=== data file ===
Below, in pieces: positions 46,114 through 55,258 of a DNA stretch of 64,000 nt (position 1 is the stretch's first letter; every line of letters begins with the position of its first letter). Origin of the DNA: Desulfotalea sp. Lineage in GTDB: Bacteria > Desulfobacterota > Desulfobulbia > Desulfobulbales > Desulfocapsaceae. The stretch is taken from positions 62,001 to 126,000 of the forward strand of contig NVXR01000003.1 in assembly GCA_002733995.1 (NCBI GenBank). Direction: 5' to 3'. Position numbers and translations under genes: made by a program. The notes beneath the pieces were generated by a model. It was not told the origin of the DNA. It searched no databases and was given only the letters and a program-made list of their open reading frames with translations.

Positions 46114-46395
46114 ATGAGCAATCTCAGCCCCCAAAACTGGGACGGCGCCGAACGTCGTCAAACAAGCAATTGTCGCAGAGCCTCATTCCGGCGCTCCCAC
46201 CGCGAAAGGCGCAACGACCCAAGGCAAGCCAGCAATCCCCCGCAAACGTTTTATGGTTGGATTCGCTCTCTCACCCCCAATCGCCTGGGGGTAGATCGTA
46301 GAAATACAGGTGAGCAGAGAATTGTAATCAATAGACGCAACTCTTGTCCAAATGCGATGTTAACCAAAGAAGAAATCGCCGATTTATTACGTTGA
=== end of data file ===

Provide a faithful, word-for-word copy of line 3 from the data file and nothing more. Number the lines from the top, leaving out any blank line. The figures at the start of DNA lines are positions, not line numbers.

46114 ATGAGCAATCTCAGCCCCCAAAACTGGGACGGCGCCGAACGTCGTCAAACAAGCAATTGTCGCAGAGCCTCATTCCGGCGCTCCCAC